Posted by Jim Locker on January 18, 2001 at 15:51:29:
I mean both. When all this data is collected in one place and collated it becomes valuable. Also, as you go, you will accumulate information that normally would not be found in the public record, such as a tenant’s address and landlord history, linked with their SSAN.
This is the true value of the service; by coming to you people can obtain information that they can’t get themselves from public records. I have a database of everyone we have ever screened, cross referenced with clients, other landlords, and addresses. It is a very common occurrence for a client to send us an application for someone we have screened two or three times before. We can immediately compare what they say now with what they said then. We wind up knowing a lot, and it is stuff that we wouldn’t want circulating casually.
We also maintain a blacklist that landlords can place tenants in. This way, we pick up those people who rip up a place and move in the middle of the night. This information has to be treated as rumors, and we guard it carefully. When we tell a client that an applicant is in our blacklist, we tell them that Joe Landlord says this about this tenant. If you need more information, here’s Joe’s phone number.
We also run across landlords that lie to us. We almost invariably catch them when they do, and into the database they go. If you are our client, we’ll tell you that Jane PropManager gave this tenant a great reference. However, we have caught Jane PropManager lying to us before, and you should take this into consideration when considering the reference.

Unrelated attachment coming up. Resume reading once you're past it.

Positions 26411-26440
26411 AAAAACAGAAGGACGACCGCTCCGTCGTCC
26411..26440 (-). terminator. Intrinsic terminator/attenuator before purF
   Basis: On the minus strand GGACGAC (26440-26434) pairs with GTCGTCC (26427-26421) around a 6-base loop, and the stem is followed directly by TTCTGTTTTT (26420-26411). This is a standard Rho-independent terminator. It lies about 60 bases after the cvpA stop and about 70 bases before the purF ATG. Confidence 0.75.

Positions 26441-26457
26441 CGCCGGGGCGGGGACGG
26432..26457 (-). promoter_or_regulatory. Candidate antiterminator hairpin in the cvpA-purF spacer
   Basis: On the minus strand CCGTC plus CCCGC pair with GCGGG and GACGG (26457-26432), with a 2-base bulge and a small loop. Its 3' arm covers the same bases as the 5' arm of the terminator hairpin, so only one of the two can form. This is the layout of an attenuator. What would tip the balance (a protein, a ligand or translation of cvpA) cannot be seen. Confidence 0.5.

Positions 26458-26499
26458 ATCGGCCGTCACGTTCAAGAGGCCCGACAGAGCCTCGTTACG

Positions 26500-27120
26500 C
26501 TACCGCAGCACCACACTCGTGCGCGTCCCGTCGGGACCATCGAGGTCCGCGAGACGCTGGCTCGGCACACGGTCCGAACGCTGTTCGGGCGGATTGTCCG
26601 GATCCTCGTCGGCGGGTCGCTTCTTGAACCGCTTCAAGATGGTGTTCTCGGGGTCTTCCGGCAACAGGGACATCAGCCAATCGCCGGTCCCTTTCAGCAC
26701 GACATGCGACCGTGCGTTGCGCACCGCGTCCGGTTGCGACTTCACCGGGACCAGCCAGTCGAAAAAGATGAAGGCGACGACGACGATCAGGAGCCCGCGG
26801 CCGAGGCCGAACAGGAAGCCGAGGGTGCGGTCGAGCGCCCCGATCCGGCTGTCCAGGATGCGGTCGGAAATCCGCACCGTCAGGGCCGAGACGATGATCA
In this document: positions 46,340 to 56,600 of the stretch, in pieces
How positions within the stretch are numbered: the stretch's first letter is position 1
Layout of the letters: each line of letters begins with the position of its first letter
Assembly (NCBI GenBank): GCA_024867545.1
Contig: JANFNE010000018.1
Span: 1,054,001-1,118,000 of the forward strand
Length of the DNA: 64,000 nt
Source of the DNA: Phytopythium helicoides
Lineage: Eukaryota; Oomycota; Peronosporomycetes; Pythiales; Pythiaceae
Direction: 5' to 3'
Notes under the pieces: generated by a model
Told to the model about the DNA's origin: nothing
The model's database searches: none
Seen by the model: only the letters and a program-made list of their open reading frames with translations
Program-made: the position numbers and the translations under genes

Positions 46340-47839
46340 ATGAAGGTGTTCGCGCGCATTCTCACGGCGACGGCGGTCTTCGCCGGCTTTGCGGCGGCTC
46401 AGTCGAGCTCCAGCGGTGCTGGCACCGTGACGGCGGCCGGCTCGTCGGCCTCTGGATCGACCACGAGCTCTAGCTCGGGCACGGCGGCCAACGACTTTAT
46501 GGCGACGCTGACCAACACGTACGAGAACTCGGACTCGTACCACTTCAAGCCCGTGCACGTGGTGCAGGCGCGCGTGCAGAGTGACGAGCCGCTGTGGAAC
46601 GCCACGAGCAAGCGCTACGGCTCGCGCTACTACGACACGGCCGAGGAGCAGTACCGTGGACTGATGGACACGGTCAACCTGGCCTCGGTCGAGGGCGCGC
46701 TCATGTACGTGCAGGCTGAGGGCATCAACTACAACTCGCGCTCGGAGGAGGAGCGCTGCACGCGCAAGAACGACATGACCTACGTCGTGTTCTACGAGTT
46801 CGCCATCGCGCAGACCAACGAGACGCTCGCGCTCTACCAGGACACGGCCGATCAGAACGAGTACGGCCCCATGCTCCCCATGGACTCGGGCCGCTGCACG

Of course, physical protection of the data is an obvious thing. You should take steps to protect against theft by the burglar who comes when you are home, and theft by the employee who is ambitious and wants to set up a service to compete with you.
You musnt’ leave out the possibility that your business will burn down one night, putting you out of business unless you have offsite backups.
And the most common occurrence is corruption due to crashes, or failed drives, or whatever. Routine backup procedures protect you here, along with the use of good quality commercial grade hard drives.
My critical systems run Windows NT configured to be a high security environment. Critical data is kept in encrypted files. We open the files at the beginning of the day and close them at night.
On our network, I am the only administrator - and my password is kept in a safety deposit box accessible to me and my wife (so if I die or become incapacitated, she can carry on). Only administrators can use the removable media drives on the network. Users are locked out of the floppies, the Zip drives, and the CD/RW drives. So that ambitious employee cannot steal the data by copying it onto a floppy or zip and walking off. Also, the employees don’t know the passphrases to open the encrypted files, so even stealing the server at night wouldn’t help.
All communications to/from the server are logged, so if an employee should download the data to another computer during the day, then steal the machine at night, there will be a solid record of the fact. Since we maintain password protocols on the network (secure passwords, no writing them down, etc) I will always know WHO DID IT.
Setting up the security is a bit of a pain, but once it is up it is no trouble at all. And I sleep better knowing that we are a “hard nut” to crack.